Committee on Science and Technology
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Investigations :: April 28, 2005

Integrity and Science

“Scientific progress occurs when we foster the open exchange of ideas and information.”

 - Rep. Bart Gordon

The relationship between politics and science has been of concern to Members of the Democratic Caucus. With the publication of the report Scientific Integrity in Poliy Making by the Union of Concerned Scientists (UCS) in February 2004, the issue became acute.  The UCS report described a number of instances where science used by Federal agencies to make policy was altered to achieve desired political outcomes.  The Director of the Office of Science and Technology policy, Dr. John Marburger, took issue with the UCS report and declared to Congress:

... Regarding the document that was released on February 18, 2004 by the Union of Concerned Scientists (UCS), I believe the UCS accusations are wrong and misleading.  The accusations in the document are inaccurate, and certainly do not justify the sweeping conclusions of either the document or the accompanying statement.  I believe the document has methodological flaws that undermine its own conclusions, not the least of which is the failure to consider publicly available information or to seek and reflect responses or explanations from responsible government officials. ...

It was another issue in Dr. Marburger's response to Congress on the UCS report that caught the attention of Reps. Eddie Bernice Johnson and Brian Baird. Dr. Marburger stated:

... I have discussed the issue of advisory committees with the agencies mentioned in the UCS document and am satisfied with the processes they have in place to manage this important function. I can say that many of the cited instances involved panel members whose terms had expired and some were serving as much as five years past their termination dates. Some changes were associated with new issue areas for the panels or with an overall goal of achieving scientific diversity on the panels. Other candidates may have been rejected for any number of reasons - this is ordinary for any Administration. ...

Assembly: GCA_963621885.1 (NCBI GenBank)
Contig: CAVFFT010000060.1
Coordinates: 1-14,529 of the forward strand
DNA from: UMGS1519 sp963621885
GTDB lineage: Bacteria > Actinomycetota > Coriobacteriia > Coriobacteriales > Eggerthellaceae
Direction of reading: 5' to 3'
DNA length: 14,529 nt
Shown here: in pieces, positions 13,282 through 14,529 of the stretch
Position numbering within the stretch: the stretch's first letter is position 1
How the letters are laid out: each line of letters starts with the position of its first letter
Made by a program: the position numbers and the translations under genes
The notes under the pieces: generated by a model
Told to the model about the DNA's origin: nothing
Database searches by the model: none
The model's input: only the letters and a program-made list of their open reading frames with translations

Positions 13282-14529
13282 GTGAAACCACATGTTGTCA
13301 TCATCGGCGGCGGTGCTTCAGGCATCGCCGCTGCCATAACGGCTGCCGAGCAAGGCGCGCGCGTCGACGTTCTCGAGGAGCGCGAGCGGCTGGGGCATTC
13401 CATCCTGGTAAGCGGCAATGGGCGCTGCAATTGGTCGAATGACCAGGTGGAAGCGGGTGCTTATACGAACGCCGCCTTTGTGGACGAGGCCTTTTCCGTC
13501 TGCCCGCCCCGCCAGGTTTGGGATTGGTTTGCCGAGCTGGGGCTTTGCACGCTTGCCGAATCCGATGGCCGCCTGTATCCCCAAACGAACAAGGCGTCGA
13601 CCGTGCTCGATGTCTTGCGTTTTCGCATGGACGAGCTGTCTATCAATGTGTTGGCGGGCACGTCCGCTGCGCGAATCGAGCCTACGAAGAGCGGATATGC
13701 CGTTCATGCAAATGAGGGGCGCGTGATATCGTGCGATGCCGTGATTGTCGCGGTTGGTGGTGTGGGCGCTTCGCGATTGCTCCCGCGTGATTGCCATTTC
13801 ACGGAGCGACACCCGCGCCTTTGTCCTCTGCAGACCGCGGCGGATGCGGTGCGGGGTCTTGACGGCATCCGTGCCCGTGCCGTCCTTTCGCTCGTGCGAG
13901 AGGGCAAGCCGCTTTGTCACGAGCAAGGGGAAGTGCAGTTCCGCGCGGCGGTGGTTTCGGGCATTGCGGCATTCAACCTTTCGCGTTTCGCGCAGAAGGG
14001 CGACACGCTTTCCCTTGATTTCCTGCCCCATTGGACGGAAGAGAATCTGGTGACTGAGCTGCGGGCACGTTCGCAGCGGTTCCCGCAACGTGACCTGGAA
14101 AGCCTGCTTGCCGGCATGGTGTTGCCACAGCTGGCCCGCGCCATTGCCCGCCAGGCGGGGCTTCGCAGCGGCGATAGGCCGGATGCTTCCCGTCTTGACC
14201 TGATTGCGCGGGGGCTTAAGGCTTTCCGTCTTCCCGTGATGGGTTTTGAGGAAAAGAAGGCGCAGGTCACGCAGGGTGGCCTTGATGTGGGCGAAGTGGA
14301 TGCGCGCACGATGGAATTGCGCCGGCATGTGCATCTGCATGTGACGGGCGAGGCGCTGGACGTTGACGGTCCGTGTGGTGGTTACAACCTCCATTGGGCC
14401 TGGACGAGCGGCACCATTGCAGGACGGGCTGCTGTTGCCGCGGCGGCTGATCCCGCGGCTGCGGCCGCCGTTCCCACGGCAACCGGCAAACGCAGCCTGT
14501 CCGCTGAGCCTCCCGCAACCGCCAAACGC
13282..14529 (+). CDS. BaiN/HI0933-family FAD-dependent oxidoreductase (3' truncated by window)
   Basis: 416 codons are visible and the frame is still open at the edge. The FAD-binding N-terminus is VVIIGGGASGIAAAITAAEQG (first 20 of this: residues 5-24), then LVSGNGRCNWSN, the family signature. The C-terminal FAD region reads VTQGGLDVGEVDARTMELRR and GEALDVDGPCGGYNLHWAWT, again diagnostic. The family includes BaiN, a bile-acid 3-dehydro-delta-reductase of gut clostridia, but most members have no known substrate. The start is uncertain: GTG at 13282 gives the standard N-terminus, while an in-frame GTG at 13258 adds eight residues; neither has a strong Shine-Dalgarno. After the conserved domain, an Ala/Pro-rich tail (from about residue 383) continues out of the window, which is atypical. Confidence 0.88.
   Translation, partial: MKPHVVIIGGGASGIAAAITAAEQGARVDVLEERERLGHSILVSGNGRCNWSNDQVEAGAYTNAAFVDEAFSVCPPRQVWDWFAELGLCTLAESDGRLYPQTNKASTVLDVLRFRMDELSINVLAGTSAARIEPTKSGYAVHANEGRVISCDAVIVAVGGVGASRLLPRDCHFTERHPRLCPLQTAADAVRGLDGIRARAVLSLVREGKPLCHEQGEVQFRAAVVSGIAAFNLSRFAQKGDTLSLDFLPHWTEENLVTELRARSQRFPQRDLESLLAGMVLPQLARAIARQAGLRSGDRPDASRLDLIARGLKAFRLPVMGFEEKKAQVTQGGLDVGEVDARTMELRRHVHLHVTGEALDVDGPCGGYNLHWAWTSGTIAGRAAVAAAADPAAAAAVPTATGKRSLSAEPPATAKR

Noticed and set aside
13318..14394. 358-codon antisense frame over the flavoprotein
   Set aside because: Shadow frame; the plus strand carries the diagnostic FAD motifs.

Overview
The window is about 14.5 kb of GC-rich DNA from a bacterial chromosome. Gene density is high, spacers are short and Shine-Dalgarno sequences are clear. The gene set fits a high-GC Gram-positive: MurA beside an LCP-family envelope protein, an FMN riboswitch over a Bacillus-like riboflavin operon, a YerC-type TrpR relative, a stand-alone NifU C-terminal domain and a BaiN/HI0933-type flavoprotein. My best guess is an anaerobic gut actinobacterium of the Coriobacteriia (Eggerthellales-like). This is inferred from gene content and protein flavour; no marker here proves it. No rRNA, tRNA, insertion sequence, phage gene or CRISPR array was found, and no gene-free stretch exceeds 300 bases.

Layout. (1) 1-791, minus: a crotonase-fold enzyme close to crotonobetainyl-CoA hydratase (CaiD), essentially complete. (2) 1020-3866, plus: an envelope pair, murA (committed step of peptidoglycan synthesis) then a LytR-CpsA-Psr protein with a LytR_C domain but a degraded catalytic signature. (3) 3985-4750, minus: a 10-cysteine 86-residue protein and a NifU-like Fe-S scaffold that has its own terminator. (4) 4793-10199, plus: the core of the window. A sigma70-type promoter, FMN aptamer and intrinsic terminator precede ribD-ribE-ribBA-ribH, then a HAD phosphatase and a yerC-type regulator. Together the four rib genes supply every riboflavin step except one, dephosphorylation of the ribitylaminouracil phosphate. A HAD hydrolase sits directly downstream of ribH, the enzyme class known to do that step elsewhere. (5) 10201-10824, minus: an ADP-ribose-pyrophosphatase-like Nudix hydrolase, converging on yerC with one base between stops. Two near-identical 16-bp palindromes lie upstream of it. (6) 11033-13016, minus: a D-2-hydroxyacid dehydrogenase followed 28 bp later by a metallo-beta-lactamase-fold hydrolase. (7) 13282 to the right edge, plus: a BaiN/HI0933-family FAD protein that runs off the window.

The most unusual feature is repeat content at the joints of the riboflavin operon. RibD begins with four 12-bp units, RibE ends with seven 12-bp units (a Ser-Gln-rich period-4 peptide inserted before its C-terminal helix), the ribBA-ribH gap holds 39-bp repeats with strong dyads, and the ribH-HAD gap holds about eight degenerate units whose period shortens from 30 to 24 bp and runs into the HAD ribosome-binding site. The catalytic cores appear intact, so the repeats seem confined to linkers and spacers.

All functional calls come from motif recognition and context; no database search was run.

Ms. Johnson and Mr. Baird requested a Government Accountability Office (GAO) study in early 2004. Members of Congress regularly ask GAO (the investigative arm of Congress) for independent and nonpartisan reviews of Federal programs, policies and expenditures. Johnson and Baird asked GAO whether the Administration had suppressed Federal scientific data in favor of more politically beneficial outcomes. GAO responded in April 2004 with ‘best practices’ that Federal agencies should follow in their research activities to insure impartiality and the integrity of their findings. The Administration has refused to endorse GAO’s recommendations.

Democrats on the Science Committee are not alone in their concern for the integrity of scientific research. Rep. Henry Waxman, Ranking Democrat on the Committee on Government Reform, has been equally diligent in examining the use of science for policymaking in the Federal agencies. Based on their work, Ranking Members Gordon and Waxman collaborated on the introduction of H.R. 839, the Restore Scientific Integrity to Federal Research and Policymaking Act, in February 2005. More information on the Caucus's work can be found below.

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